The Irish built the canals for the Raritan and Delaware Rivers in New Jersey, it was basically a terrible job on very little pay, lots of them died due to hard labour and hunger or starvation. If I remember it right Muldoon’s apartment overlooked one of those canals to evoke that particular detail of Irish history in him.
Those italic lines that end on an –ick are built like a sea shanty; probably deliberate as to refer to the Irish navies and their history; a shanty has always been a kind of song that workers/ slaves sang/ sing during their back-breaking work.
LICK in the very last line might refer to lick = hard work, as you find it in a dictionary, which was a new one for me too.
That’s the clues, now the poem; let me know what you make of it!
When I put my finger to the hole they've cut for a dimmer switch
in a wall of plaster stiffened with horsehair
it seems I've scratched a two-hundred-year-old itch
with a pink and a pink and a pinkie-pick.
When I put my ear to the hole I'm suddenly aware
of spades and shovels turning up the gain
all the way from Raritan to the Delaware
with a clink and a clink and a clinkie-click.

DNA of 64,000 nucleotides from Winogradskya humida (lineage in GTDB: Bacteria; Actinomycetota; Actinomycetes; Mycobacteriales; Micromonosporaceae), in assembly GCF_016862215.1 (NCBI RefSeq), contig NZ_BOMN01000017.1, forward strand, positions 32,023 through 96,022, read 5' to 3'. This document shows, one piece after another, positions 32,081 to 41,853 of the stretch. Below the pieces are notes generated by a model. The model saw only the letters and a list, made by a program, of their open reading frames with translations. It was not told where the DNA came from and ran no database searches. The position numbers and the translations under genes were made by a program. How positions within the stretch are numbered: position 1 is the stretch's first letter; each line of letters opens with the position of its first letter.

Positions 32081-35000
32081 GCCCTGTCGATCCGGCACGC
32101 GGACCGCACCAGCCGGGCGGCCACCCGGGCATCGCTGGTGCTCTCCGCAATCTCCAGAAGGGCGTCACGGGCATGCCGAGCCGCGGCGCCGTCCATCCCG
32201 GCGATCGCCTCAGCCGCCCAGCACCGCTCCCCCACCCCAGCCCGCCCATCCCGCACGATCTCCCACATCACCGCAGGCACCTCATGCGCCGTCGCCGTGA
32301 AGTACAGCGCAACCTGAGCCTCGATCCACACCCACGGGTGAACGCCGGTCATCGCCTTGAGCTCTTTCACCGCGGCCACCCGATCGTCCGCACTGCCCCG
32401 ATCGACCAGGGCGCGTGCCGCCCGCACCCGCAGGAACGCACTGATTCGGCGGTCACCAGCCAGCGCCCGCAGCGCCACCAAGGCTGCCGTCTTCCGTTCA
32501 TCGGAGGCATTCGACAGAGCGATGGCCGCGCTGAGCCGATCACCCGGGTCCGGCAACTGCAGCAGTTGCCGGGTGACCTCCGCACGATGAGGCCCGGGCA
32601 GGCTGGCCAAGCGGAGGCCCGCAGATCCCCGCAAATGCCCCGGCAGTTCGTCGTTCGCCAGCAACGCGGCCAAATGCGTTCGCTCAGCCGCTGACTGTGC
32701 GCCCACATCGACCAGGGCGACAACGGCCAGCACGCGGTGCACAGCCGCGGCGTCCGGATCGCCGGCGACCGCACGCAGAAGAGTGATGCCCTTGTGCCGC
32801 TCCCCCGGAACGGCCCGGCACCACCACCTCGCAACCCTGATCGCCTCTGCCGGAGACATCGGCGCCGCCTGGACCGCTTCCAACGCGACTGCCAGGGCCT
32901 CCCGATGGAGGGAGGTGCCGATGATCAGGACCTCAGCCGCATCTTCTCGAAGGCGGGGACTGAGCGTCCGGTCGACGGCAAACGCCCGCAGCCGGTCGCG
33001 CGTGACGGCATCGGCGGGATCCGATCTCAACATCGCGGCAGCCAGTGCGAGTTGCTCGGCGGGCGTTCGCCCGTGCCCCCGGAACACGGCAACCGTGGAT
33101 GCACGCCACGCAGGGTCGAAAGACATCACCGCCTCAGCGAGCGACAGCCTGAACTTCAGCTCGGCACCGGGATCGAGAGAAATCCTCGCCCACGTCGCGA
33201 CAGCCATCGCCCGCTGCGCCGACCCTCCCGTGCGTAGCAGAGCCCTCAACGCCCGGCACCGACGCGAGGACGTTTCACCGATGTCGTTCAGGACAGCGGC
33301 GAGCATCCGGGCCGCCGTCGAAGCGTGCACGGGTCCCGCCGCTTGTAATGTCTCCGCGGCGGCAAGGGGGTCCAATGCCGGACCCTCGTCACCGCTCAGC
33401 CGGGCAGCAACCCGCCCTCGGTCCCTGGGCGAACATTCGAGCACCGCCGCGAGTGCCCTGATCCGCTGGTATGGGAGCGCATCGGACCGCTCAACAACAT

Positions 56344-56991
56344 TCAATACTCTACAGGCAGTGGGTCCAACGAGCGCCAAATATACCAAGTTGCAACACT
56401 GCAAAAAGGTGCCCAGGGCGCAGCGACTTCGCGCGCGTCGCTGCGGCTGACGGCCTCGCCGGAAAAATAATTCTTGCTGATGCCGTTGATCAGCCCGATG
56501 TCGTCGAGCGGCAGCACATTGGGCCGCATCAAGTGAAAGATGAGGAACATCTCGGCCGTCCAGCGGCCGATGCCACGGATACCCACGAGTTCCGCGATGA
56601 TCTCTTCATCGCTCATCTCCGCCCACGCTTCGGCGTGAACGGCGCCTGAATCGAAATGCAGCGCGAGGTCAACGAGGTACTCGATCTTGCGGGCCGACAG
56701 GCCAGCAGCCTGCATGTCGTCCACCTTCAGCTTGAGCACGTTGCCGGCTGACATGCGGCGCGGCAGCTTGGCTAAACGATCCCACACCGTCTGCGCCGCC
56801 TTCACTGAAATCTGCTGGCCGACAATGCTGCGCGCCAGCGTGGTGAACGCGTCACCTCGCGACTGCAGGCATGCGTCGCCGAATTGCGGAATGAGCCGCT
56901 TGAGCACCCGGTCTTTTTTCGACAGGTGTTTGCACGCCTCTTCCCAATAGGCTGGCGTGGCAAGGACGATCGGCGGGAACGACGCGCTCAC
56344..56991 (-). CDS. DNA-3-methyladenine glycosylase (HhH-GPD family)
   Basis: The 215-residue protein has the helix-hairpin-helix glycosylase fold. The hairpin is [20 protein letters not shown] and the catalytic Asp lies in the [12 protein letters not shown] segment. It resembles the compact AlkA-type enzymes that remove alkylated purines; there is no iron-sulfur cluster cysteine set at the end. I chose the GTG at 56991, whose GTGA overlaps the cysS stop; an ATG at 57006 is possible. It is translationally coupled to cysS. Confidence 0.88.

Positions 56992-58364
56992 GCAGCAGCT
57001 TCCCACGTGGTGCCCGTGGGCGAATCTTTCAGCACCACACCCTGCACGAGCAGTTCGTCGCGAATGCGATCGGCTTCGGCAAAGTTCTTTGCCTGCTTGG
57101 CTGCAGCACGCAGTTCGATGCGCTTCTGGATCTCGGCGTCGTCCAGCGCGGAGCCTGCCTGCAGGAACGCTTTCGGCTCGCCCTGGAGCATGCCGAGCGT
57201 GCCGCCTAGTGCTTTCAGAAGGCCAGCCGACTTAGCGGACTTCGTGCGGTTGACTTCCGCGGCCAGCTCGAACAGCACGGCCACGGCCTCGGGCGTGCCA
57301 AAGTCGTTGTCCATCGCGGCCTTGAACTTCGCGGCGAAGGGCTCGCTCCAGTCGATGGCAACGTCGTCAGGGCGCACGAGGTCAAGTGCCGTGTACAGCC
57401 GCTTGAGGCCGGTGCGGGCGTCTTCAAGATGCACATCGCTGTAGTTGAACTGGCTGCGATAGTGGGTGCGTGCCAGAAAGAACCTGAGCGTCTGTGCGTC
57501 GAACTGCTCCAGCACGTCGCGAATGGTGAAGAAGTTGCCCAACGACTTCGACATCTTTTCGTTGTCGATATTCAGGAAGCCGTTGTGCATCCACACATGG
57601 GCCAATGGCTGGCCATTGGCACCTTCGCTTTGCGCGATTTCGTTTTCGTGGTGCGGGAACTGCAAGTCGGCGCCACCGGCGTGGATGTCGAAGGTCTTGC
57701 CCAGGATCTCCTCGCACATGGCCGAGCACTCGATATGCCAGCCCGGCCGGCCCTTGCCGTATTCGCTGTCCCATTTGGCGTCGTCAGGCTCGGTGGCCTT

When I put my nose to the hole I smell the floodplain
of the canal after a hurricane
and the spots of green grass where thousands of Irish have lain
with a stink and a stink and a stinkie-stick.
When I put my eye to the hole I see one holding horse dung to the rain
in the hope, indeed, indeed,
of washing out a few whole ears of grain
with a wink and a wink and a winkie-wick.
And when I do at last succeed
in putting my mouth to the horsehair-fringed niche
I can taste the small loaf of bread he baked from that whole seed
with a link and a link and a linkie-lick.
From Moy Sand and Gravel by Paul Muldoon published by Farrar, Straus, Giroux 2002
Now you finally get to see him read it, I hope some of you get inspired to check him out and come along to his Poetry Reading in the galleries this Saturday 27th August at 2pm.
Ah, the new press release is just in, just in time for my blog, (thank you Claire from The Dock)!
So at 12.30 on the morning of the reading, Poet and Curator for The Dock, above mentioned Alice Lyons will lead a ‘preshow talk’ that will offer an introduction to the work of Paul Muldoon in a friendly and informal atmosphere. Those attending the reading are highly encouraged to take part. That to me seems like a well-rounded event at this stage!
I’ll be certainly going to see and hear for myself, so I might see you there!
Tickets are 10Euro, including the Preshow talk and are available at the box office in The Dock on 071 96 508 28, so business as usual…
Looking forward to Saturday,
Your Dock Blogger